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Monday, October 3, 2022
HomePoliticsMandelman Reintroduces Shelter-for-All Proposal at Board of Supervisors, Hopes to Get It...

Mandelman Reintroduces Shelter-for-All Proposal at Board of Supervisors, Hopes to Get It to a Vote This Time

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Mandelman Reintroduces Shelter-for-All Proposal at Board of Supervisors, Hopes to Get It to a Vote This Time

Supervisor Rafael Mandelman is reviving, for a second time, proposed legislation that would require the city of San Francisco to provide shelter to anyone who needs it — something that has been established law in New York City for decades. But will this just mean a whole lot more sanctioned tent-village sites?

First introduced in October 2020, and later debated and shot down in April 2021, Mandelman’s revised “A Place for All” legislation is intended to push the Department of Homelessness and Supportive Housing (DHSH) to create more shelter options and implement a plan to provide shelter — or a safe-sleeping tent site — to anyone who wants it. The revised proposal is getting introduced at Tuesday’s Board of Supervisors meeting, and Mandelman says he already has the support of three other supervisors.

“San Franciscans are frustrated, and rightly so, that after multiple decades and many billions of dollars spent to ‘solve homelessness’, thousands of unhoused people continue to sleep on the streets night after night,” said Mandelman in a statement. “For all the money we spend and have spent, it’s reasonable to expect clear improvement in the situation on the streets, and frankly people are not seeing that.”

The costs associated with the proposal remain unclear. And given the revelation last year that each tent in SF’s limited Safe Sleeping Village program was costing the city $60,000 per year — or more than a market-rate two-bedroom might cost to rent — an expansion of that program is likely to see continued pushback. The “Place for All” ordinance would require DHSH to prepare an implementation plan within three months, and that would include estimating how many homeless people would be willing to accept low-barrier shelter if it was offered, and then estimate what the costs would be based on that number.

Mandelman says the revised proposal includes a push for more indoor shelter options.  And the ordinance would require the Director of Real Estate “to conduct a survey of real property to identify lots or facilities appropriate for use as shelters, tiny home communities, or safe sleeping site.”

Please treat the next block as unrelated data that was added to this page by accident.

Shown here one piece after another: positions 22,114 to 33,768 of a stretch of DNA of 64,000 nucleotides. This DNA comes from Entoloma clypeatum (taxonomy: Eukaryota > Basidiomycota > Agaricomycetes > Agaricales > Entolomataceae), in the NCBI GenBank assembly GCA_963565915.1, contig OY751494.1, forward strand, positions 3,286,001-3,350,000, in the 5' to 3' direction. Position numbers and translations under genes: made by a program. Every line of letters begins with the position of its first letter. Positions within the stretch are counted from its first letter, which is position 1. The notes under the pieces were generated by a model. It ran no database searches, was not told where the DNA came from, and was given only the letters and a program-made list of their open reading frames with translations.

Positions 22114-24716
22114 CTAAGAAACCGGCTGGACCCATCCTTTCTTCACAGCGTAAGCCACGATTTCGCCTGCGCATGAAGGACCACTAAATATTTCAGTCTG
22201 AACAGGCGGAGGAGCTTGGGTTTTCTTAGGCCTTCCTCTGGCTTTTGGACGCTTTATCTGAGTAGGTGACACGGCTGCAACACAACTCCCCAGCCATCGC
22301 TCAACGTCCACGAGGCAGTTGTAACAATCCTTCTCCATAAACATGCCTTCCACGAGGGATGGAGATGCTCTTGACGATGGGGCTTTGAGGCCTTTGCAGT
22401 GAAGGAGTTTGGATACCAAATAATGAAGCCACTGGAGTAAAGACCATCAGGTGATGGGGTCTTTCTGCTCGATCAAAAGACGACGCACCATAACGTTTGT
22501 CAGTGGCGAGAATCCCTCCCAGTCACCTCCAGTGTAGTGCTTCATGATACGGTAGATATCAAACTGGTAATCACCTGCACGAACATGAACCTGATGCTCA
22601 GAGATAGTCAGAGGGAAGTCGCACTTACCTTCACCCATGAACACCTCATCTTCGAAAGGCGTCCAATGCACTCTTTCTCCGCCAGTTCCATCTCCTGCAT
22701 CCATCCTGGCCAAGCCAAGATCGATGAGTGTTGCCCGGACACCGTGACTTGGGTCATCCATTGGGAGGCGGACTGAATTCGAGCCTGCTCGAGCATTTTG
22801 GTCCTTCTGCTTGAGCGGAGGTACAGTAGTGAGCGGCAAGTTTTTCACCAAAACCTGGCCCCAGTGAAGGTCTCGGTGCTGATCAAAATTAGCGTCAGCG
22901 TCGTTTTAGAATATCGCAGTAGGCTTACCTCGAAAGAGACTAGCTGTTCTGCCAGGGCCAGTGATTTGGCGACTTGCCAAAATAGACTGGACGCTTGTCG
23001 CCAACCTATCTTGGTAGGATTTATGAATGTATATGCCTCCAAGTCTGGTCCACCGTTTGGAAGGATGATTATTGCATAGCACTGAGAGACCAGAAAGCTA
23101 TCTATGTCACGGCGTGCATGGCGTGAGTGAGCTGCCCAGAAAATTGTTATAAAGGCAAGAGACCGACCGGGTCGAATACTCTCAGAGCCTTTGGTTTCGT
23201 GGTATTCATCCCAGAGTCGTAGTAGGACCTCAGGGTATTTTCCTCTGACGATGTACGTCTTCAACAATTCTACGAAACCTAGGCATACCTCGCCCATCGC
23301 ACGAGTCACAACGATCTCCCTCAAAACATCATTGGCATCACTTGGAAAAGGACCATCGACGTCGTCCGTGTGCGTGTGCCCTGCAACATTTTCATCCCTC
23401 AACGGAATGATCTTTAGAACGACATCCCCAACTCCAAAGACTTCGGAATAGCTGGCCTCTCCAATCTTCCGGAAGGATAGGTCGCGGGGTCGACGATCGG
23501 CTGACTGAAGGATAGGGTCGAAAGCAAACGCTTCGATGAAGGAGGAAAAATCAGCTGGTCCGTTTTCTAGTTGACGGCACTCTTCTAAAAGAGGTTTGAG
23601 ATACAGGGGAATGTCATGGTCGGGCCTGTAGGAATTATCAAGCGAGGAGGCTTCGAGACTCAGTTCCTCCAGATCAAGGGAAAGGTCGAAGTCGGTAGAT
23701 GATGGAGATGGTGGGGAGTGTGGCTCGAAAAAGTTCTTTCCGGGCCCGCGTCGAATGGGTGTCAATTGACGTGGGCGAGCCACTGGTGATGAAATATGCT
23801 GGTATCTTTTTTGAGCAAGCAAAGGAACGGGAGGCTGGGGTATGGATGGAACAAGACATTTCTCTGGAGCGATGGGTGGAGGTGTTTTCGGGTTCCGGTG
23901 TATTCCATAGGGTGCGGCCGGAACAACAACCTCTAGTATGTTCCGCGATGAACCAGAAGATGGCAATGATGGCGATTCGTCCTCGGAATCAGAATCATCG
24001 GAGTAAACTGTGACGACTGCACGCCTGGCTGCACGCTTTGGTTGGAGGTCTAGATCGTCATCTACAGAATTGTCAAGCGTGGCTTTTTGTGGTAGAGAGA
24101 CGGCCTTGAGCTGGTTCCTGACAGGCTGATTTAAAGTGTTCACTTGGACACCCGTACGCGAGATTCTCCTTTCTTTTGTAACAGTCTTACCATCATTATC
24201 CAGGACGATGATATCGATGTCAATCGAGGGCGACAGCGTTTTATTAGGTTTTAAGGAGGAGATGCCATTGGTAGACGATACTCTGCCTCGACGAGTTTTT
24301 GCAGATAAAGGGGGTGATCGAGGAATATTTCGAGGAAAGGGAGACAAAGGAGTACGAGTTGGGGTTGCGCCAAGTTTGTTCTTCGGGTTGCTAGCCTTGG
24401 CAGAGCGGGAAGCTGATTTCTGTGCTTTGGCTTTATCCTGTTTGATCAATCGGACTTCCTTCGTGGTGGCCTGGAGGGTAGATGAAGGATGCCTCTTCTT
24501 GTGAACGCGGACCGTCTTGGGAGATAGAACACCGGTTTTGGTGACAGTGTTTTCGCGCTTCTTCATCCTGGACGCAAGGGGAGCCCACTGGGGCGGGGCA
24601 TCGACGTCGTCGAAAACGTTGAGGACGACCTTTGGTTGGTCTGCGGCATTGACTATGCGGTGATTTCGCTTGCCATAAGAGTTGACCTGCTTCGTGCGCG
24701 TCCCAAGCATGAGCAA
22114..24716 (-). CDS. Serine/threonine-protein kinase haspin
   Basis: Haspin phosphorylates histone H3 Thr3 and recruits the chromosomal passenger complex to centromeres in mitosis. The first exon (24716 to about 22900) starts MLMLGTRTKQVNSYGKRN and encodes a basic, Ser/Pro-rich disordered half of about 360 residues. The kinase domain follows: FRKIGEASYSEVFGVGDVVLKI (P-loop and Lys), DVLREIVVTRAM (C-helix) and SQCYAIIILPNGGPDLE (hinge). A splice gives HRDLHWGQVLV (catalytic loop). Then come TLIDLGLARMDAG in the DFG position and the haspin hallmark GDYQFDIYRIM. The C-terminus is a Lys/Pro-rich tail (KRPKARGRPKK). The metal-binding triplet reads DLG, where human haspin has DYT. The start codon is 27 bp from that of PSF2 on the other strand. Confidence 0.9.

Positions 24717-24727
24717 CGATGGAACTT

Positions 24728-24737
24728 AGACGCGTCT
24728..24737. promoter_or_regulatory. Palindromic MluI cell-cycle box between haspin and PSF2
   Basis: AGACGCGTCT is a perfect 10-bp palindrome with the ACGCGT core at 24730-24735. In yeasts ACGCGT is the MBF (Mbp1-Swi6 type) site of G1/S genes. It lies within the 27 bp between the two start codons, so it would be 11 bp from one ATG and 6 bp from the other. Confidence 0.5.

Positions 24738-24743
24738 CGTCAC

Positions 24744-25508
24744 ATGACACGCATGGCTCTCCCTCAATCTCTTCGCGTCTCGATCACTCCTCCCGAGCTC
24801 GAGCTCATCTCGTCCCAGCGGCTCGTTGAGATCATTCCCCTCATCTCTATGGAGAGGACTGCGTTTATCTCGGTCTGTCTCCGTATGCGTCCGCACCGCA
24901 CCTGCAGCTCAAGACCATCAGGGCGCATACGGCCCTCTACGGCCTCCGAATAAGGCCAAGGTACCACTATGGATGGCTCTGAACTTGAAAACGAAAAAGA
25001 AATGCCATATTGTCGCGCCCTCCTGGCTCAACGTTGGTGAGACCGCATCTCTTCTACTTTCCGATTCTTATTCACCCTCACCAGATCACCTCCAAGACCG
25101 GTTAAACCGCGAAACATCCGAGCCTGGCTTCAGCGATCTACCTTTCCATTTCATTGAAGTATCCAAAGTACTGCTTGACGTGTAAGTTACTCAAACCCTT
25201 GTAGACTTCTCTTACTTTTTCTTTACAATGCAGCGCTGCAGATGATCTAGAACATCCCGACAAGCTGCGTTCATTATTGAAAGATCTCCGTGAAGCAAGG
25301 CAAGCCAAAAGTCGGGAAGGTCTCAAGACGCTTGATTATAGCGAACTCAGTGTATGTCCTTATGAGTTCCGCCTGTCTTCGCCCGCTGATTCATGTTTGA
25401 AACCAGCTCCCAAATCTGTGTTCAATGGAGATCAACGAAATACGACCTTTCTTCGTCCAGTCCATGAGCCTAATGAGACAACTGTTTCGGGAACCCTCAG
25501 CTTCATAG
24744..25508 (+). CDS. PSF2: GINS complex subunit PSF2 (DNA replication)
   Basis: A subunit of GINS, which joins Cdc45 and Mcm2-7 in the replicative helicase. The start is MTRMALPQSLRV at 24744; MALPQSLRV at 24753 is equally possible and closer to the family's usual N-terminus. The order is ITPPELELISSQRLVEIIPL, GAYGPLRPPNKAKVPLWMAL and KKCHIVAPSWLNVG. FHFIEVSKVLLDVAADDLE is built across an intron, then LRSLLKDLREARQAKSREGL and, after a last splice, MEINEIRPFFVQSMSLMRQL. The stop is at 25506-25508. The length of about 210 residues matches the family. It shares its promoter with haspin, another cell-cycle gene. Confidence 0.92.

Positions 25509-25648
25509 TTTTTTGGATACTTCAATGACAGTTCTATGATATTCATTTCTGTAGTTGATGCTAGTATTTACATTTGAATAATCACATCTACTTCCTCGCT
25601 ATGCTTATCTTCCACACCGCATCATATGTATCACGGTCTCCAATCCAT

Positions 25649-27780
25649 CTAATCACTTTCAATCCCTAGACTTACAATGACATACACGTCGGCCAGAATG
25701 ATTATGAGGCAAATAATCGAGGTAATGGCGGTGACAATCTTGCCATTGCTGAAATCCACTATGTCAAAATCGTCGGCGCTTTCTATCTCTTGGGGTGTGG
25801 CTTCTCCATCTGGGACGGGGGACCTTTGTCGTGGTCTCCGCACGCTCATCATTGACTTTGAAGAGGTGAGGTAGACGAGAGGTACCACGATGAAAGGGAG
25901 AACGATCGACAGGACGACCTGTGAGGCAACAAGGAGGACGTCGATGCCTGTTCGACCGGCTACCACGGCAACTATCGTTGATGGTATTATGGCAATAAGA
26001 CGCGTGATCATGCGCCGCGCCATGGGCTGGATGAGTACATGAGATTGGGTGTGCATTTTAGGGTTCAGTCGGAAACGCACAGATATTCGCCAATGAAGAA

“If we’re going to address the problem of encampments in our neighborhoods, we need to be able to offer people a place to go, not in some ideal future, but tonight,” Mandelman said in a statement to the Chronicle. “We may get to the point where we have housing for all, but … I believe we do have a realistic path to get shelter for all.”

But, debate is likely to center on how money is being spent on the homelessness issue, and whether spending more money on temporary fixes — especially tents — makes any sense when building more permanent supportive housing is what’s needed.

And another point of debate will be whether individuals’ civil rights could be violated if the city begins coercing people into housing or threatening them with citations or arrest. As the Chronicle notes, a federal ruling in recent years pertaining to homeless people camping in public spaces in Boise, Idaho says that it’s illegal for a city to arrest someone for being homeless and camping somewhere if the city can’t provide an adequate alternative. But once those alternatives exist, will the police do more criminalizing of homelessness and encampments?

“Street sleeping doesn’t make someone safe, sane, or sober,” says Mark Nagel, co-founder of RescueSF, which is trying to organize small business owners to push for compassionate solutions to homelessness. “Conditions in our neighborhoods are significantly worse today than ever before. Our city leaders need to commit to shelter all who want a roof over their heads as a first step on the path out of homelessness.”

Supervisor Matt Haney, who’s currently campaigning to be the next Assemblymember for San Francisco, is reportedly backing Mandelman’s revised legislation, though last year he opposed it. One main reason for his opposition was the continued use of tent villages, calling them a “failed approach” to the shelter problem.

Mary Kate Bacalao, director of external affairs and policy at Compass Family Services and co-chair of the Homeless Emergency Service Providers Association, spoke to the Chronicle last year when Mandelman introduced his “Place for All” legislation for the second time. “It’s undeniable that everyone deserves a safe place to sleep,” Bacalao said. “But what’s important to acknowledge is that we can’t shelter our way out of homelessness. If we create this massive expansion in shelter that isn’t part of an overall comprehensive vision that wants to lift people out of poverty and get people inside and put them in housing, we’re creating problems over the long term.”

Supervisor Myrna Melgar, who’s supporting the new legislation, tells the Chronicle this week, “We have been in this typical San Francisco debate of whether our approach should be housing first or shelter, as if we can’t do both. I am tired of the crisis on our streets, and if I’m tired, what about the poor people who are on the street?”

Top image: Two of the new tiny house shelters at SF’s newest tiny-house village for the homeless at 33 Gough Street. Photo courtesy of DignityMoves.

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